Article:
The Ujamaa Centre is committed to analyzing and dismantling these systems and the power relations that undergird them.

While our primary commitment is to engage with the inequalities we find in our own country, a country that has one of the largest gaps between the rich and the poor in the world, we recognize too that South Africa is uniquely positioned in the continent of Africa. Its relatively good infrastructure and range of resources offers the potential of serving other countries in our region specifically and on the continent generally. Our government recognizes this and generally plays an enabling role in the region and continent. However, the private sector (often with government support) tends to use South Africa’s advantages in exploitative ways in other African countries. The Ujamaa Centre, for its part, is committed to offering its resources to our brothers and sisters in the region and further to the north of us in the continent and to addressing the economic colonialism of South African business.

In order to tackle oppressive systems and the power relations that sustain them, the Ujamaa Centre begins with social analysis "from below". In other words, we begin with an understanding of reality from the perspective of those who are poor, working-class, HIV-positive, unemployed, abused or otherwise oppressed and marginalized. This is an important and fundamental starting point.

Secondly, the Ujamaa Centre then works collaboratively with local communities and churches to address their social analysis. We give priority to organized groups within local communities and churches because they have the capacity "to own" the project. However, if there are no organized groups, we will offer our support in order to assist local communities in setting up organized structures. This we have done, for example, in the formation of the Siyaphila Support Groups among those who are HIV-positive.

Third, the Ujamaa Centre uses the See-Judge-Act method (derived from the worker-priest movement in Belgium and the pedagogical work of Paulo Freire) and Contextual Bible Study as a basic resource to enable the voice of the group we are working with to be heard. Our role is to be facilitators of the voices of others. Alongside the emerging voice of the poor, the working-class, and the marginalized, the Ujamaa Centre shares its own inputs and then networks the particular group with additional appropriate resources from other agencies, whether governmental or non-governmental.

Fourth, together with particular local communities and churches various forms of action are planned. Every Ujamaa Centre workshop ends with an Action Plan. The Action Plan is always the product of the particular community with which we work, and must be owned by them. However, we support them and work with them in a whole range of strategic activities, including advocacy and lobbying, organizational and/or structural change, capacity building, etc.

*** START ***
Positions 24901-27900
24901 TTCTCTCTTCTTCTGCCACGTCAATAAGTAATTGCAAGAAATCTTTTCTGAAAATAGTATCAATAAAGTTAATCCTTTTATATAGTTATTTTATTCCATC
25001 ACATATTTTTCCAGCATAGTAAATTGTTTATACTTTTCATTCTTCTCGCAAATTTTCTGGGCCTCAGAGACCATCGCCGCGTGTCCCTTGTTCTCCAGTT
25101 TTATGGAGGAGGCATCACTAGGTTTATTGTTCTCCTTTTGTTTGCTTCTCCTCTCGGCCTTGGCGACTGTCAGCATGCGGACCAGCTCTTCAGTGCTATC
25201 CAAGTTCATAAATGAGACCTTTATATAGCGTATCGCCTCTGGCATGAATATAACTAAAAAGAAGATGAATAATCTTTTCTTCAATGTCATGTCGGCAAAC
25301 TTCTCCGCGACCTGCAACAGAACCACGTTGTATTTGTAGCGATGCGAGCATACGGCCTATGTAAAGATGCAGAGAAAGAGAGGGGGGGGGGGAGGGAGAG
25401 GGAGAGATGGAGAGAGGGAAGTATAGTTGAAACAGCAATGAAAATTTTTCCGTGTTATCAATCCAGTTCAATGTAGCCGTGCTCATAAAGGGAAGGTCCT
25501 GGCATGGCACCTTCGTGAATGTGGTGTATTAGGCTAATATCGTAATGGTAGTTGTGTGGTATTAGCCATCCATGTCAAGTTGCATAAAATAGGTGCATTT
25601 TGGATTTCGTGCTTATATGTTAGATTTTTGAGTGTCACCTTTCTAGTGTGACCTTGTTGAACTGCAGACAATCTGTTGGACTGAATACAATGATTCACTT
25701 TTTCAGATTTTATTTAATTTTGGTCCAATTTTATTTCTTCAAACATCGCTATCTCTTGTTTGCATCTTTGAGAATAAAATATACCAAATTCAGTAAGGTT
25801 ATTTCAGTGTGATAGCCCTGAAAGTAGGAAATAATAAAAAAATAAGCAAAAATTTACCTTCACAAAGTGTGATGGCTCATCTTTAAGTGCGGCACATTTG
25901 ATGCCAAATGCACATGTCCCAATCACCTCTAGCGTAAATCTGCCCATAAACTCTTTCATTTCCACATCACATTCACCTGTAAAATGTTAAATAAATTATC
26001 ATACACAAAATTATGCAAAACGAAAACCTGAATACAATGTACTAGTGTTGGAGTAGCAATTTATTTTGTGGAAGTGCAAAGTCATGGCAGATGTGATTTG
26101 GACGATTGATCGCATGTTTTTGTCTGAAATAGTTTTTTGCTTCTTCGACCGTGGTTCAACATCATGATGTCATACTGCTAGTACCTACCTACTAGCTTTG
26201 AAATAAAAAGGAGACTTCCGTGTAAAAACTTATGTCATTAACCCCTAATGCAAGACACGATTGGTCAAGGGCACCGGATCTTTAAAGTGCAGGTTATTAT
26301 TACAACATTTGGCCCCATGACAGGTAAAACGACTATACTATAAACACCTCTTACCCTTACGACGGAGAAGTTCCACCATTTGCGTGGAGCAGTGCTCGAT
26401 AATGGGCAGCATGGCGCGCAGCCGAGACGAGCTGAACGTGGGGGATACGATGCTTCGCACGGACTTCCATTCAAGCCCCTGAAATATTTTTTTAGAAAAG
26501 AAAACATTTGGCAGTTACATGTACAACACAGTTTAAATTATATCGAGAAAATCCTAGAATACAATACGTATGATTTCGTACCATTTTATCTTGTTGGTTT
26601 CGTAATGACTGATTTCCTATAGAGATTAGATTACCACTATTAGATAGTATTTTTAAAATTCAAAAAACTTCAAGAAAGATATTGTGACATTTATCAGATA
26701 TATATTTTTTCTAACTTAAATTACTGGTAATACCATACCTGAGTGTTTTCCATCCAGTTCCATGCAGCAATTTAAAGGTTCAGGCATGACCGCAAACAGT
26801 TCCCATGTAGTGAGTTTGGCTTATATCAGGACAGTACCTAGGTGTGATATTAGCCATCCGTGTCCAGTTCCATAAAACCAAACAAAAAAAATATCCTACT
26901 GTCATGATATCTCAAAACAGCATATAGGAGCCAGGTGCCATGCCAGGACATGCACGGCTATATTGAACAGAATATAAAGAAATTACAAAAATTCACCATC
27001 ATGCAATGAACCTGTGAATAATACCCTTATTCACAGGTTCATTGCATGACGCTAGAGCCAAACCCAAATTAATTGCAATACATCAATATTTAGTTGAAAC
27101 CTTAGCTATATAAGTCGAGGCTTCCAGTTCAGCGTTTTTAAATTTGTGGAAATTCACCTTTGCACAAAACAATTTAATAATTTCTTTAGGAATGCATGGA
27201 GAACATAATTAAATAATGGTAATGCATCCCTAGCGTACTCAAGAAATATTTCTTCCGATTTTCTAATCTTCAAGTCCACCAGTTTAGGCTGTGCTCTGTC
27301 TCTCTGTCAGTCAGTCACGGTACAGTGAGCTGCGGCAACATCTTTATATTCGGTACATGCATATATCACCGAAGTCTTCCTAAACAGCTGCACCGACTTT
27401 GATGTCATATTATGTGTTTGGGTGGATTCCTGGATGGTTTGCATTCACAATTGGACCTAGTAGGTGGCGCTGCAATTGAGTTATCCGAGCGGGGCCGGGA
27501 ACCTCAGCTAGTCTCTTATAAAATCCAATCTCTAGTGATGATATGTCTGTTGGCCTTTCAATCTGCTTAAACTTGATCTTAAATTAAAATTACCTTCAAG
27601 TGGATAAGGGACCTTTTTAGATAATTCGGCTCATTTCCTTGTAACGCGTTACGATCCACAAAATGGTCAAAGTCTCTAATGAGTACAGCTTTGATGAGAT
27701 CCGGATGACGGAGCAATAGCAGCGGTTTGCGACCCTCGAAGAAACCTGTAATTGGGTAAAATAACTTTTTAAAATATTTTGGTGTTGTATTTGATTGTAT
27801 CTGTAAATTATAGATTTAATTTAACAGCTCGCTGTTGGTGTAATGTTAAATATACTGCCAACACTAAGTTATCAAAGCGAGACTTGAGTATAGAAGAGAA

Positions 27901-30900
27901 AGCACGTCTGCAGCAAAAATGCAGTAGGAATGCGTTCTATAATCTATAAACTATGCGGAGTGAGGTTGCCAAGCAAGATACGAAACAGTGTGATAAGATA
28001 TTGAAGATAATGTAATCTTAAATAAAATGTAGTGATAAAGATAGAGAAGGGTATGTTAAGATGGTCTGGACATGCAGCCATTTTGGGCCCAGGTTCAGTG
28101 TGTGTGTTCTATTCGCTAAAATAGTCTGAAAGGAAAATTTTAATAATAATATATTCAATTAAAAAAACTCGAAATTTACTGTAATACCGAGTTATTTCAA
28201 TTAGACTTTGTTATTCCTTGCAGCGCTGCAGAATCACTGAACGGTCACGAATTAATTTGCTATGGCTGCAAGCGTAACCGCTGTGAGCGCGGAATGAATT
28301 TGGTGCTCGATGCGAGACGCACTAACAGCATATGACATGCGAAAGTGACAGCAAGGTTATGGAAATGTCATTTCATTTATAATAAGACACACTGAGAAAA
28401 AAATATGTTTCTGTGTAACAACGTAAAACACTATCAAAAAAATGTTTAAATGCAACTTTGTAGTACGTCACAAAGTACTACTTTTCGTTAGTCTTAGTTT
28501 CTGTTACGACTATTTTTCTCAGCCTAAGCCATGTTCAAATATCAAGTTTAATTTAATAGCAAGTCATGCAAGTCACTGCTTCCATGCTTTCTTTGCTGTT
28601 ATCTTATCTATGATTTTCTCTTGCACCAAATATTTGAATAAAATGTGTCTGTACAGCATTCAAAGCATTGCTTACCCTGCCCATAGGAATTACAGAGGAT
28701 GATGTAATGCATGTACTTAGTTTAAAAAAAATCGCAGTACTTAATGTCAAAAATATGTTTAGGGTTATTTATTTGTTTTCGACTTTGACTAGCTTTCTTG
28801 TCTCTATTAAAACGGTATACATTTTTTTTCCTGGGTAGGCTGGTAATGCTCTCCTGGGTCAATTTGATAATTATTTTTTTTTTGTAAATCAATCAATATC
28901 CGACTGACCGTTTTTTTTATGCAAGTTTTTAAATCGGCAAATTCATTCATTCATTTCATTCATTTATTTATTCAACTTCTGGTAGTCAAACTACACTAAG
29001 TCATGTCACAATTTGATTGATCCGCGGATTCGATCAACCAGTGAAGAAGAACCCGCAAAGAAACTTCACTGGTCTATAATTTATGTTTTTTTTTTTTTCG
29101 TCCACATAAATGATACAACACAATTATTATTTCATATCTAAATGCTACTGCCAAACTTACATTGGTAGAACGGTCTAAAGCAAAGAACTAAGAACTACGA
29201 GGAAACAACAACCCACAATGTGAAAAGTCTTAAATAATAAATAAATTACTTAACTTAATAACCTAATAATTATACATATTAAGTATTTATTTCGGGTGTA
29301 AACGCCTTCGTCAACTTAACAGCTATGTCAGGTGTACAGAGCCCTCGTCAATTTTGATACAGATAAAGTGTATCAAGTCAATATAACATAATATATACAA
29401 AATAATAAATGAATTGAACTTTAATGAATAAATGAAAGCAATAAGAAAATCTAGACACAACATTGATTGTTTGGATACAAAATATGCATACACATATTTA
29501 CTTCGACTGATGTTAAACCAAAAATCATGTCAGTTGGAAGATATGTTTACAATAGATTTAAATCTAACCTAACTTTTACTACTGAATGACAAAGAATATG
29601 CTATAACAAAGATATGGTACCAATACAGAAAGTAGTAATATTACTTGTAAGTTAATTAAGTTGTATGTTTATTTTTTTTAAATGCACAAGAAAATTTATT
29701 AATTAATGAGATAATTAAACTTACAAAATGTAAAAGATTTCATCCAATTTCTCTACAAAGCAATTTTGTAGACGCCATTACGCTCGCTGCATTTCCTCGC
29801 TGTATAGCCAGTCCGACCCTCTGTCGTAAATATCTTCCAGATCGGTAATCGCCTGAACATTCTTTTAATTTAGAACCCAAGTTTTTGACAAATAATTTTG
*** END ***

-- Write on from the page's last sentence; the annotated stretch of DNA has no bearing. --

1. Community, Community is the beginning and goal of CBS; Community is the fabric of CBS; The communities of the organised poor, working-class, and other marginalised groups are the starting point and the primary ‘reality’ of CBS; Community is also the primary ‘objective’ of CBS, as CBS contributes towards the formation of redemptive communities, full of dignity and abundant life for all.

2. Critical, CBS facilitates a ‘critical’ (structured and systemic) analysis of all aspects of life; Specifically, CBS critically analyses the self, society, and the biblical text, using a range of structured and systemic questions; CBS constructs a critical dialogue between a critical reading of life and a critical reading of the Bible.

3. Collaboration, CBS is located within collaborative work and collaborative biblical interpretation among organised communities of the poor, working-class, and marginalised, organic intellectuals from these sectors, and socially engaged (‘converted’) biblical scholars and theologians; Collaboration begins with actual work in local struggles; Collaboration then goes on to include collaborative biblical interpretation and a collaborative ‘doing’ of theology, moving from embodied theology to people’s theology to prophetic theology.

4. Change, CBS uses the Bible as a substantive and ‘subjective’ companion to work for transformation; Transformation includes transformation of the self and society, including the church (and the religious terrain in general); The primary focus of transformation is the structural and systemic, and the primary terrain for transformation is the ideo-theological.

5. Context, CBS is embedded in the many ‘layers’ of context, focussing on the systemic-structural ‘dimensions’ of reality; CBS recognises that the self, society, and the biblical text are products of these layers or dimensions of context; Specifically, CBS offers resources to analyse the economic, cultural, political, and religious layers or dimensions of context; CBS recognises that context is dynamic, that it changes.

6. Contestation, CBS works with ‘struggle’ as a key socio-theological concept; CBS recognises that struggle is a key characteristic of reality, and so CBS takes sides with the God of life against the idols of death; For CBS the primary ‘terrain’ of struggle is the ideological and theological; CBS recognises that the Bible is itself contested, including biblical theologies that bring life and biblical theologies that bring death; CBS ‘wrestles’ with the biblical text to bring forth life.



Facilitator roles1        facilitator roles2

Photos: Workshop for all the Ujamaa associates at Solt Rock, 2015. What is facilitation and what is the role of the facilitator?

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